a 10% ethanol blend can reduce ALL tailpipe emissions a similar percentage...
Ethanol is one of the best fuel additives we have to fight air pollution from vehicles. Ethanol contains 35% oxygen. Adding oxygen to fuel results in more complete fuel combustion, thus reducing harmful tailpipe emissions. Ethanol also displaces the use of toxic gasoline components such as benzene, a carcinogen. Ethanol is non-toxic, water soluble and quickly biodegradable.
I had to run the "enhanced" test this year, an even more strict test with dramatically reduced "maximum limits" allowed on the dyno and comletely blew away my results from 2 years ago on the same test. And I mean by H-U-G-E margins of between 37-66% cleaner on EVERYTHING across-the-board! And the most recent test with stand alone ECU, high-lift/long duration cams and about 55 more HP than in 2006! 2006 no ethanol/2008 with ethanol.
Re: a 10% ethanol blend can reduce ALL tailpipe emissions a similar percentage...
I'm not sure if this is the same where you are, but like Doug mentioned, the fuel in Ontario (or maybe even all of Canada, not sure) has something like 10-15% Ethanol in it now, it's the law. So if Ethanol really helps, then bonus for us
I don't know either but the proof is in black & white on my "actual" emission print-outs
And yes, we have the same laws requiring oxygenated fuels (ethanol) where I'm at. It used to only be winter months Nov-thru March (i believe) but I don't know if that's become full-time now. Could be as I'm not all that attentive to those little decals on the gas pumps any more ;-)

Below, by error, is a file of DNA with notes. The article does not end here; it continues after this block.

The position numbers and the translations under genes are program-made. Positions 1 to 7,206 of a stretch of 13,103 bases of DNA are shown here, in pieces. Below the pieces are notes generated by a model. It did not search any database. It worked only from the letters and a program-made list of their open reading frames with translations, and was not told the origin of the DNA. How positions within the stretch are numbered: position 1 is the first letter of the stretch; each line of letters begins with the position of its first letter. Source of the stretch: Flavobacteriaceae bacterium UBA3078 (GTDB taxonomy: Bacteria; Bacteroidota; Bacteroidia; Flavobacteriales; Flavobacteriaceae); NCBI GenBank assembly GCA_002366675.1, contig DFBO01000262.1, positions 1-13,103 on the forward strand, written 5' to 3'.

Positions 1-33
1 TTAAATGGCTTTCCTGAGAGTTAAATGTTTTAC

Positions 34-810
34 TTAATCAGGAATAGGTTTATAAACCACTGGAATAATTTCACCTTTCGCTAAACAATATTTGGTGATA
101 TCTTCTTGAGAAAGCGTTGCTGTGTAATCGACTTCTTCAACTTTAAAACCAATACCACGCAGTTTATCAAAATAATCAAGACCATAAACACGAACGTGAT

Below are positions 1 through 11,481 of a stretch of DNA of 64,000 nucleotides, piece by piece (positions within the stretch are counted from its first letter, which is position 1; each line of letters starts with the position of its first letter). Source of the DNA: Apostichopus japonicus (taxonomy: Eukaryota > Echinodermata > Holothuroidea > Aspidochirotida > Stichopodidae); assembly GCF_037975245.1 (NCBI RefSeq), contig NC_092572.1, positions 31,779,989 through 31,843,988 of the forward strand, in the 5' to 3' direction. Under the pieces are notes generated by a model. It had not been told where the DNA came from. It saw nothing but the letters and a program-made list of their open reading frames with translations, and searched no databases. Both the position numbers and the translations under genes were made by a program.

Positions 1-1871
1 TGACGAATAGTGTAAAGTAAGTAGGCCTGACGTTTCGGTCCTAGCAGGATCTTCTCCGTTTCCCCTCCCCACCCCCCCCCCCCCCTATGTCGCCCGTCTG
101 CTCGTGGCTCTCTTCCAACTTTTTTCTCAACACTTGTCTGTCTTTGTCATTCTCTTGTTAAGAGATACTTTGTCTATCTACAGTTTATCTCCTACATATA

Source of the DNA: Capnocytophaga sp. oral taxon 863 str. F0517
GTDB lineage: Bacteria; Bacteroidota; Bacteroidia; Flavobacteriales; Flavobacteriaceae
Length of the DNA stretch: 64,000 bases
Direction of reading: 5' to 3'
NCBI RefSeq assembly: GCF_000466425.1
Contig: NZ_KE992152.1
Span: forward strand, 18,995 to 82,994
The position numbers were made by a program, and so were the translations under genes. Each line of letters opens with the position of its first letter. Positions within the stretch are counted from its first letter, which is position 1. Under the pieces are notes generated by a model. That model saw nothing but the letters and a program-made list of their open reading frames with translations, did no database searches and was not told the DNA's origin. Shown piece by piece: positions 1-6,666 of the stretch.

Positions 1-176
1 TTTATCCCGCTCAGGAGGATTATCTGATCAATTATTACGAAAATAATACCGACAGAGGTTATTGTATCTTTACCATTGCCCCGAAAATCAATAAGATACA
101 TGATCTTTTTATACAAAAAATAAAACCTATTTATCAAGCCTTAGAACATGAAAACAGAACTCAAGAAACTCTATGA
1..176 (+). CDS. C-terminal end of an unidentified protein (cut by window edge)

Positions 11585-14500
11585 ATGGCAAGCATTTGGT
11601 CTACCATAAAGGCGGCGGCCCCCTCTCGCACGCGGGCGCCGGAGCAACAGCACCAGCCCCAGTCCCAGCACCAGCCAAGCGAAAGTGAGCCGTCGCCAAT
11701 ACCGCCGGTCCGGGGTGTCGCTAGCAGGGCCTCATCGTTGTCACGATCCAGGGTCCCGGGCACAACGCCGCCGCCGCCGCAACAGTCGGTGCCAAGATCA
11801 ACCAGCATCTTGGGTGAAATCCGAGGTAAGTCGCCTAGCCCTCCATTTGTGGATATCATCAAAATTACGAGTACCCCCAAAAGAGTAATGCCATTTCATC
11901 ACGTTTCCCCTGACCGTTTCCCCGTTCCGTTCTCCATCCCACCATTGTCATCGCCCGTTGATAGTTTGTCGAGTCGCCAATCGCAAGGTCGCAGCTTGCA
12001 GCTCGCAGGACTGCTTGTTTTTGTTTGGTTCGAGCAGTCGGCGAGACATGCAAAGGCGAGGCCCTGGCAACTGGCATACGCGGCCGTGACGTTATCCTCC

but have you tried an 87/89 octane with ethanol? My car runs MUCH cleaner....
emissions-wise on lower octane but MUCH better and only slightly dirtier emissions-wise on higher octane. Something to consider. I no longer switch to lower octane fuel for emissions testing as I now know I can pass using premium or regular.
Ethanol is also a solvent that will dissolve gums and varnishes that gasoline leaves behind. I know there were LOTS of issues early on. But small amounts tend to dissolve those more slowly and over time. May be that some of those cars now have cleaner fuel systems and can more easily accept ethanol in small doses than in years past when this all started.
I don't like having blends put in my fuel but long as I can't feel a performance loss I'll tolerate it. And cleaner emissions with a cleaner planet is ok with me too. But leave my torque alone! ;-)
I didn't mean to imply ethanol being responsible for my 37-66% improvement...
but I will give it the nod for 10-15% of the improvement this year over 2006. Everything I've read indicates if all other things are equal the ethanol blend percentage "going in" is par equal to the emissions reduction amount samplings taken "coming out" the tailpipe, ie; 10% blend is 10% cleaner/15% blend is 15% cleaner etc. That is to say "if" the same car is tested with an oxygenated fuel and then with a non-oxygenated fuel of the same octane rating the tailpipe emissions of the oxygenated fuel tailpipe sampling will be a similar/identical percentage cleaner based on amount of ethanol used emissions-wise than the same car using 100% gasoline of the same octane rating.
Least that's what California/Colorado Air Resources Boards claim. But even if it's not 100% accurate I do believe its VERY close to accurate... maybe within a percentage point or less of empirical.
Higher octane can also mean more unburnt HC out the tailpipe.
One of the downsides to having a fuel that's less susceptible to explosion is that it burns a bit slower. It's all about chemistry.
So, 100 octane, if you have a 12:1 motor, might burn just fine, and give great emissions results. But at 9.5:1, you might get super-high HC and CO. The relationship between octane number and fuel make-up is really very complicated, and it's super-hard to explain in a web forum.
A lifetime ago, I worked as a petroleum chemist. Things have changed A LOT since then, but the basic chemistry has not. For reference, when I blended gasolines for octane, I used tetraethyllead to increase octane number in finished product. Yeah, that long ago.